Tom Simard

Poetry, Music, and Prose

Archive for the category “Poetry Collection”

W&S Sketch II: The Crab Apple Tree

For those who don’t have Water and Silt, the poem I’ll be talking about can be found here accompanied by John Spiers’ drawing.

Raised in the suburbs, I knew only a little of the difficulties my parents faced growing up.  My mom’s parents were immigrants, and she was a child of the city surrounded by a mix of Irish, Italian, and French-Canadians, all struggling as best they could in a new country at a time in which things were terrible economically. My dad grew up on a farm so in many ways had it easier, and while only only eight miles from the downtown area, it might have been hundreds.

Since my maternal grandmother died when I was only seven,  I have few memories of the farmhouse with its ornate curtains and the sun pouring in through the windows. I can remember sitting on a slope that led up to the cornfields talking with a cousin. Another time dancing about as the marvelous seedpods from a maple twirled like helicopters as they fell. Near the large oak with the tire swing was another tree, and all about its trunk in a circular pattern were crab apples, which I examined to see whether they had holes before brushing one against my t-shirt and biting into it, tasting a tartness that remains with me to this day.

 

 

Sketch 1: Water and Silt

Today’s poem can be found in my new collection or in accompaniment with John Spiers’ wonderful sketch.

My dad was a dreamer, a word that some people (not anyone here I’m sure) use dismissively. I never have.

He had many dreams and while this was not by any means the most important, it was one that had a direct impact on the way I view life.

All dreams don’t come true, of course. The rain does fall on the just and on the unjust.

Although my dad mainly made map and roads, he did on occasion put up buildings.  The particular ones in question were townhouses, which were not then the ubiquitous phenomena they are now.  There was every reason to believe the development would  be a success. Its location would be just a short commute into the metro area once the proposed freeway was completed.

But then the 1974 US recession took place and the freeway was delayed.

The comfortable life I had led was no more.

No, it wasn’t the Appalachian poverty you read about in Winter’s Bone but our new home was very old and in very bad shape, and though I always had something to eat, we ate what we could afford, and during that four-month period we consumed more eggs than we probably should have mainly because they came free from the ornery hens in the chicken coop in back.

It was difficult being uprooted, and I absolutely hated my time spent there. However, now that I’m much older (in fact, the same age as my dad was then), I can appreciate that the experience gave me an understanding I might not have had otherwise. Empathy is important as is a willingness to lend a hand.  There but for the grace of God go I.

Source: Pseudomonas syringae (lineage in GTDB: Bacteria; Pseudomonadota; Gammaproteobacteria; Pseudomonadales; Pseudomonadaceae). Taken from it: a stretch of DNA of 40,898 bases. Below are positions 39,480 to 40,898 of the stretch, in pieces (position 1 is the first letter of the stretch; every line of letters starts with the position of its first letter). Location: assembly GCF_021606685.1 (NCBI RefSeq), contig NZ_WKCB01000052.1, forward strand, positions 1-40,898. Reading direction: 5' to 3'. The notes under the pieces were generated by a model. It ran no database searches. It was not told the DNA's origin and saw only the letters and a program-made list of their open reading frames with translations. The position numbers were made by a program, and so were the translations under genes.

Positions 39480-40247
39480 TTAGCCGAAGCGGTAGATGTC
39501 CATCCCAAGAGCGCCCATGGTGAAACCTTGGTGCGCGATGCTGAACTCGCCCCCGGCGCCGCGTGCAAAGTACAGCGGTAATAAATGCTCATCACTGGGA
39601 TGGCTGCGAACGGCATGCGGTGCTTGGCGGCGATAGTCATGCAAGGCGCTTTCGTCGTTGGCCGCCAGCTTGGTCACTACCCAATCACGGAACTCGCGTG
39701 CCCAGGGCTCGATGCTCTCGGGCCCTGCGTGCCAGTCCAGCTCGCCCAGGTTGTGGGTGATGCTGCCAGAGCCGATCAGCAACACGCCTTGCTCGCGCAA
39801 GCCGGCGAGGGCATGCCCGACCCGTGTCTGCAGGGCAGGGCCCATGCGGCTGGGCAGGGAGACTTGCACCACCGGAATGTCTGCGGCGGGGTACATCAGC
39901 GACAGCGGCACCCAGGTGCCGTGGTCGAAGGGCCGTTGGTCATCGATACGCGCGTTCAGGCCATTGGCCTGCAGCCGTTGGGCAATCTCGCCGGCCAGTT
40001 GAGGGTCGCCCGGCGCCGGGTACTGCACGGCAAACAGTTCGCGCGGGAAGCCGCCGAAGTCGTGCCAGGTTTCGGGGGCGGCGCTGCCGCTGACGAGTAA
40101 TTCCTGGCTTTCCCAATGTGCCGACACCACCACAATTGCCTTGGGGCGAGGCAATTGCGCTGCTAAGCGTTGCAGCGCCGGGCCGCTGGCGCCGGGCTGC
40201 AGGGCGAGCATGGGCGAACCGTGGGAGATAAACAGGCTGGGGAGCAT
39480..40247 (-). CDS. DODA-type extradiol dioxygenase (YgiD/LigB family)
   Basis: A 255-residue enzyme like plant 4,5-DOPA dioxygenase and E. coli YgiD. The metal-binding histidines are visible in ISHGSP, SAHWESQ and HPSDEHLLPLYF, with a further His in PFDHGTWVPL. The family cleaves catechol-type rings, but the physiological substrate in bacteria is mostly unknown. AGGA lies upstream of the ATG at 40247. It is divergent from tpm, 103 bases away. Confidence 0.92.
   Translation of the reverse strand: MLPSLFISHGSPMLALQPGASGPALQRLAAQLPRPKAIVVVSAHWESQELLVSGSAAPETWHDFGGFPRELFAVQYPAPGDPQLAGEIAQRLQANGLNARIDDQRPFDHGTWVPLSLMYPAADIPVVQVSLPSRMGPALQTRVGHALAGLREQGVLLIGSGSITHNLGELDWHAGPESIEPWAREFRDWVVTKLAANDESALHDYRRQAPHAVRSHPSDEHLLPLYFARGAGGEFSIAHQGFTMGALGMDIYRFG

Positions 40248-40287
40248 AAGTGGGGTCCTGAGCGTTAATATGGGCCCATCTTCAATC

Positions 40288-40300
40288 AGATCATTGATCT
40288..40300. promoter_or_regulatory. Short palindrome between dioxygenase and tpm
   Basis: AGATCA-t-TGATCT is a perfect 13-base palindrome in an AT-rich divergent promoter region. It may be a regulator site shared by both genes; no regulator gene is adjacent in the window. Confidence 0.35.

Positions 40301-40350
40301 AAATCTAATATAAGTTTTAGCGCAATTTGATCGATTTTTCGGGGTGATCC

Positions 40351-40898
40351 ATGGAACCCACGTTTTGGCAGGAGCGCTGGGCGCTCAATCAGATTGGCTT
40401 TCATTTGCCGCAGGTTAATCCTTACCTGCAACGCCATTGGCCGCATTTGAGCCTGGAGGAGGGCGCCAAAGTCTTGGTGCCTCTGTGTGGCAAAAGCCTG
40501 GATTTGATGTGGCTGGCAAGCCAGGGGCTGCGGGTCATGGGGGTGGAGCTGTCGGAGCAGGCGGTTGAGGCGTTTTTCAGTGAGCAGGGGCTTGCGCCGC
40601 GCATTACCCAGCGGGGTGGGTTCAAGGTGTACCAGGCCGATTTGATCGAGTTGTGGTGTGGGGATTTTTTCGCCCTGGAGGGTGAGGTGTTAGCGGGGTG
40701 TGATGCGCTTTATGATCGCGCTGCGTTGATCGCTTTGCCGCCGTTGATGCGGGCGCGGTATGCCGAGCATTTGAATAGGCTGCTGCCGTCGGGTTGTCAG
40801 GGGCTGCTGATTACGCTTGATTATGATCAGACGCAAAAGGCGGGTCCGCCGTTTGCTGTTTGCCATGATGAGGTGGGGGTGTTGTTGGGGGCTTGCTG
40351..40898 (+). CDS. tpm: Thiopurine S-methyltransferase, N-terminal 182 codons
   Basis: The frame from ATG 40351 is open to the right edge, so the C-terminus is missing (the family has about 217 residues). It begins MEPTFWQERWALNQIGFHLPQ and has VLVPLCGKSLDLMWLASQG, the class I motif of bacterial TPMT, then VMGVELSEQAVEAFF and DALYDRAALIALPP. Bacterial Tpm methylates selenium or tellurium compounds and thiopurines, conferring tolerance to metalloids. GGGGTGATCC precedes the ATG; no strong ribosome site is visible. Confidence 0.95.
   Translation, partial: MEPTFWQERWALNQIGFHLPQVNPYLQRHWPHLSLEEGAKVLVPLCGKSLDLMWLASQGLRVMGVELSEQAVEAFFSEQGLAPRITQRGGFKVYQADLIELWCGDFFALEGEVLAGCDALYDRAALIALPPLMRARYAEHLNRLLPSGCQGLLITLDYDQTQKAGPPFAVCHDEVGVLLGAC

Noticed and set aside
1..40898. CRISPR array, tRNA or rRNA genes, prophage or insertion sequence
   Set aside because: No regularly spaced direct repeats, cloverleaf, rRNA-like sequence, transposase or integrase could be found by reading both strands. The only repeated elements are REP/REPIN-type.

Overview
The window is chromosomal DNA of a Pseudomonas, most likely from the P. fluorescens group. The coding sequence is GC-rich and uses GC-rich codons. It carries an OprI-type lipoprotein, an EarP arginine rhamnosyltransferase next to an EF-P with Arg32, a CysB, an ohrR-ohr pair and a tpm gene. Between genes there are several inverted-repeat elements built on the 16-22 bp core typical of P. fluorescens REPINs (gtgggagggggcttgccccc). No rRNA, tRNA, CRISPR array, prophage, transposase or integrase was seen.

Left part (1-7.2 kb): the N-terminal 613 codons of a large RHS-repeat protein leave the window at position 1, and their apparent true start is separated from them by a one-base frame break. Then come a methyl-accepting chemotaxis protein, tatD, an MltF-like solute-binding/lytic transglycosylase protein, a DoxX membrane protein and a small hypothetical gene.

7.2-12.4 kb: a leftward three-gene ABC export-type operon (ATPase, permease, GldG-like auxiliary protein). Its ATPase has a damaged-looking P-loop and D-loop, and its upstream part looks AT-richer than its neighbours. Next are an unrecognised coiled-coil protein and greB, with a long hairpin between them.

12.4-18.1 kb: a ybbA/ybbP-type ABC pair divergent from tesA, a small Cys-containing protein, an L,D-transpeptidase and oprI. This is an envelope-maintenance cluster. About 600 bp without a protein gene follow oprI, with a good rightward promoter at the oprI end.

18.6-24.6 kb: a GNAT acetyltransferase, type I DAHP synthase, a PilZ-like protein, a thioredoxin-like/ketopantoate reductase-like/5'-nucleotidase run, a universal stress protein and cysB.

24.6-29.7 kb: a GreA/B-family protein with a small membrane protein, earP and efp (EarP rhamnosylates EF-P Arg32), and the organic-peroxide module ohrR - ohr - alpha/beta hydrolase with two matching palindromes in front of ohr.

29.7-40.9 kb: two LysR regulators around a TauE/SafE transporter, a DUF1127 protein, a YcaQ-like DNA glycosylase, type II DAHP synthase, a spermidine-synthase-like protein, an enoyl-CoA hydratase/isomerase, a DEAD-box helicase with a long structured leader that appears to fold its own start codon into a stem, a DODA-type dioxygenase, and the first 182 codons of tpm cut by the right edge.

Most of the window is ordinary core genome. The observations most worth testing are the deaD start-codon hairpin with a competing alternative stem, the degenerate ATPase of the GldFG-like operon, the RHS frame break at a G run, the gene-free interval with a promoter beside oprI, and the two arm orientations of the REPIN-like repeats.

Water and Silt

I’m happy to announce I’ve just published my second poetry collection, Water and Silt, on Amazon.  It’s cheap as dirt or perhaps even cheaper (Have you gone to a gardening supply store lately?).

Sketch 11: The Final Embrace

As those of you who visit on a regular basis know,  every month (okay, nearly every month) I write a little background on one of the poems in my first collection, Watercolors.  If you haven’t got it, it’s free. You can download it at Smashwords by clicking on the cover on the right or here at Barnes & Noble.  By all means, write a review.

Anyway, our poem this month is The Final Embrace.  It’s about learning of the illness that would eventually take my dad’s life and journeying back to him.

Before I got the news, I was sitting in my apartment, which had a wonderful view of the sea and listening to James Taylor’s Sweet Baby James. Because I didn’t have a phone (At the time, the waiting list for one was something like eight years.), my mom had called my next door neighbor.

Living in a relatively small city, I had to fly out from a larger one about two hours away. It was before the days of the Internet so I had booked my tickets through a travel agent. Unfortunately, I had found a very greedy one. While in the street with my suitcase waiting for my taxi, someone from the travel agency told me they’d made a mistake in the pricing and needed more money. I thought I’ll give you whatever you want – I’m not going to argue. And I thought how I would give all the money I had if only my dad would be well again.

Free Ebook (Watercolors)

Watercolors is free today through Friday.

I hope you’ll get it, read it, and if so inclined, review it.

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